Edward Healthcare’s Home Adaptations Service
Foreword by Professor Martin J Vernon
As National Clinical Director for Older People at NHS England, and a Manchester based Geriatrician with interests in frailty, dementia, community services, care homes and falls prevention, I am pleased to introduce this new report focused on home and e-adaptations promoting safety, maintained functional ability and personal connectivity.
In the next twenty years in England and Wales, in line with most developed economies, the number of people aged 65 and over is projected to rise by almost 20% to 12.4 million. In that time the number of people living with disability will increase by 25% to 2.8 million. As life expectancy continues to increase overall, in relative terms there will be a disproportionate rise in years lived with disability[i].
Closely linked to these demographic changes are the rising numbers of people living with multiple long term health conditions and frailty. Older people living with frailty currently comprise 14% of the English population aged 60 and over, the majority of whom have problems with mobility, require a walking aid and receive help to remain at home. From 2017 the NHS in England had begun to address this in primary care by requiring the routine identification of frailty among all older people as a means of targeting evidence based interventions in a timely way towards those with greatest physical vulnerability[ii].
The following report is therefore both timely and especially helpful when considering ways of supporting older people to continue living at home. It was formed from a literature review and offers information on the types of adaptations available through the layout of a person’s home, as well as examples of available e-adaptations. The main focus of these adaptations is aligned to key issues affecting vulnerable older people such as visual and hearing impairment, difficulty with mobility and accessibility, cognitive impairment and dementia and home safety including falls risk reduction.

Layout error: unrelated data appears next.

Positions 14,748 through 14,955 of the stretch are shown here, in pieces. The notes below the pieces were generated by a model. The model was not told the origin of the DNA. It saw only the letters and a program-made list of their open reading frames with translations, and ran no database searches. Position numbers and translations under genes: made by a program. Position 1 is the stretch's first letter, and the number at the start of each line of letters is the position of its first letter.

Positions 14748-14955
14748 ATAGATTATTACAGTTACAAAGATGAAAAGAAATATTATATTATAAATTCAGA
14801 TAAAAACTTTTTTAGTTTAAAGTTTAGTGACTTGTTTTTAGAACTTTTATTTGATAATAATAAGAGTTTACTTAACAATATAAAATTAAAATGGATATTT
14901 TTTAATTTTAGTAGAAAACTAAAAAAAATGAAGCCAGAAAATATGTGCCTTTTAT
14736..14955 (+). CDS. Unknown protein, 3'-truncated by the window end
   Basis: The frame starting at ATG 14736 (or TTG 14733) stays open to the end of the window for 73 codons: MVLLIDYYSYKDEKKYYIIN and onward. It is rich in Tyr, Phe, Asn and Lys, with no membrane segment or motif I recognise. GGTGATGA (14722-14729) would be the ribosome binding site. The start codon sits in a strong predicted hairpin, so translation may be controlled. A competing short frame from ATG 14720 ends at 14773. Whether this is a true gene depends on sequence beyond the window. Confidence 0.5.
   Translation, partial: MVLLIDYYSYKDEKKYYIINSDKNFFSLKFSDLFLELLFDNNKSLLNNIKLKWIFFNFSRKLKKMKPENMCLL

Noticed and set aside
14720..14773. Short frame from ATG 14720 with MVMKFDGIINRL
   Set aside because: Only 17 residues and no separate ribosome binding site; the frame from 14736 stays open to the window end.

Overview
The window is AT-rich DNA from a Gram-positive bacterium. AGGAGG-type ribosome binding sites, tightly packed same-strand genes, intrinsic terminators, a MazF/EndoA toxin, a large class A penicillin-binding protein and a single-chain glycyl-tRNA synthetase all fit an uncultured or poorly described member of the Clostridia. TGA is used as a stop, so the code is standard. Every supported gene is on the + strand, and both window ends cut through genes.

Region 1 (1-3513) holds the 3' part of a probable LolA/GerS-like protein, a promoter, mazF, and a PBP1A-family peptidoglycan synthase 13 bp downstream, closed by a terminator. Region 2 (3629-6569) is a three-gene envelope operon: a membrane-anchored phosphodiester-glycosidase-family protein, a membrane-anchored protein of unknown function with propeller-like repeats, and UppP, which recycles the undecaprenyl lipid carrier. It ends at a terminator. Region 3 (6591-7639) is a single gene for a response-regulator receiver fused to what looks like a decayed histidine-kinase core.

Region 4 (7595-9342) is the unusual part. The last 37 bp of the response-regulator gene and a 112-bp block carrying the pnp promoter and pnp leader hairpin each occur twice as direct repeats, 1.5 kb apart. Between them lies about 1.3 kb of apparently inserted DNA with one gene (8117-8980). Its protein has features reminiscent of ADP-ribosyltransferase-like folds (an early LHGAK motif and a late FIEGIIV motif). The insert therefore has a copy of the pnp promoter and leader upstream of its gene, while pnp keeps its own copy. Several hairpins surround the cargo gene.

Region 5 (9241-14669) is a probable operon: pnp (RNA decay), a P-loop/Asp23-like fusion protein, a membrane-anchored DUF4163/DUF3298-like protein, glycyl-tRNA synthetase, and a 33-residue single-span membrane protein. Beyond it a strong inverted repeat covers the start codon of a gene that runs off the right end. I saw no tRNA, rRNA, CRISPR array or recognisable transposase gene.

It doesn’t offer a ‘one-size-fits-all’ perspective but along with the toolkit gives the user the chance to further their knowledge and awareness of the opportunities available when it comes to making the home environment of an older person more suitable to meet their needs. The development of this report by those with experience of working with both industry and the NHS, has succeeded in assembling state of the art information on home adaptations for older people and puts it into a resource which is both simple and easy to work from.
Martin J Vernon MA FRCP
Central Manchester University Hospitals NHS Foundation Trust
National Clinical Director for Older People and Integrated Person centred Care